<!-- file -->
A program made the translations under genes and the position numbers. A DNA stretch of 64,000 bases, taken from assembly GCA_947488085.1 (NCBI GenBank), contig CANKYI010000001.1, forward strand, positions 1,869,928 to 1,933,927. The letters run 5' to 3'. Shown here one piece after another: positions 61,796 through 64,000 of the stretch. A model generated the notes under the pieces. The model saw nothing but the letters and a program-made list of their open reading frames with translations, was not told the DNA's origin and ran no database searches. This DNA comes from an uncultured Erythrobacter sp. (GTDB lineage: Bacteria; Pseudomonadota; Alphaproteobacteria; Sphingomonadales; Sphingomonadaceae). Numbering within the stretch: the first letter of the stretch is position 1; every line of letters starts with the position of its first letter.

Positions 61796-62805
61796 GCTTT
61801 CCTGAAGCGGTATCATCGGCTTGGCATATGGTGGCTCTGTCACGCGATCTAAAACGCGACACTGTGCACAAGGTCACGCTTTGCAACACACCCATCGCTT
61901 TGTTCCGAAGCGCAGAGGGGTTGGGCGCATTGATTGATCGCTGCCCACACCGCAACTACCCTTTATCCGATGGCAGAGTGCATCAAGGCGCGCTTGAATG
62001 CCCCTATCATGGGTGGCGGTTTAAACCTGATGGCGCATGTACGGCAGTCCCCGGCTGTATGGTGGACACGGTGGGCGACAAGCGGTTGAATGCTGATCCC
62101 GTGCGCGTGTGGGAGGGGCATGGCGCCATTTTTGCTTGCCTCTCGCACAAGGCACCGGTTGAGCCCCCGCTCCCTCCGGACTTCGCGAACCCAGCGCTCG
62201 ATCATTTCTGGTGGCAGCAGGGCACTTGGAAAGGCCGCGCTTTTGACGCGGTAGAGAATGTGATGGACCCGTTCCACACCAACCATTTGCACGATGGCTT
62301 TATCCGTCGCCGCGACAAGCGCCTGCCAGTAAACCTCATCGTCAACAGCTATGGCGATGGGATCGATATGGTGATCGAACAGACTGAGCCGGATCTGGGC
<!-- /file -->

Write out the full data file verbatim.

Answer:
A program made the translations under genes and the position numbers. A DNA stretch of 64,000 bases, taken from assembly GCA_947488085.1 (NCBI GenBank), contig CANKYI010000001.1, forward strand, positions 1,869,928 to 1,933,927. The letters run 5' to 3'. Shown here one piece after another: positions 61,796 through 64,000 of the stretch. A model generated the notes under the pieces. The model saw nothing but the letters and a program-made list of their open reading frames with translations, was not told the DNA's origin and ran no database searches. This DNA comes from an uncultured Erythrobacter sp. (GTDB lineage: Bacteria; Pseudomonadota; Alphaproteobacteria; Sphingomonadales; Sphingomonadaceae). Numbering within the stretch: the first letter of the stretch is position 1; every line of letters starts with the position of its first letter.

Positions 61796-62805
61796 GCTTT
61801 CCTGAAGCGGTATCATCGGCTTGGCATATGGTGGCTCTGTCACGCGATCTAAAACGCGACACTGTGCACAAGGTCACGCTTTGCAACACACCCATCGCTT
61901 TGTTCCGAAGCGCAGAGGGGTTGGGCGCATTGATTGATCGCTGCCCACACCGCAACTACCCTTTATCCGATGGCAGAGTGCATCAAGGCGCGCTTGAATG
62001 CCCCTATCATGGGTGGCGGTTTAAACCTGATGGCGCATGTACGGCAGTCCCCGGCTGTATGGTGGACACGGTGGGCGACAAGCGGTTGAATGCTGATCCC
62101 GTGCGCGTGTGGGAGGGGCATGGCGCCATTTTTGCTTGCCTCTCGCACAAGGCACCGGTTGAGCCCCCGCTCCCTCCGGACTTCGCGAACCCAGCGCTCG
62201 ATCATTTCTGGTGGCAGCAGGGCACTTGGAAAGGCCGCGCTTTTGACGCGGTAGAGAATGTGATGGACCCGTTCCACACCAACCATTTGCACGATGGCTT
62301 TATCCGTCGCCGCGACAAGCGCCTGCCAGTAAACCTCATCGTCAACAGCTATGGCGATGGGATCGATATGGTGATCGAACAGACTGAGCCGGATCTGGGC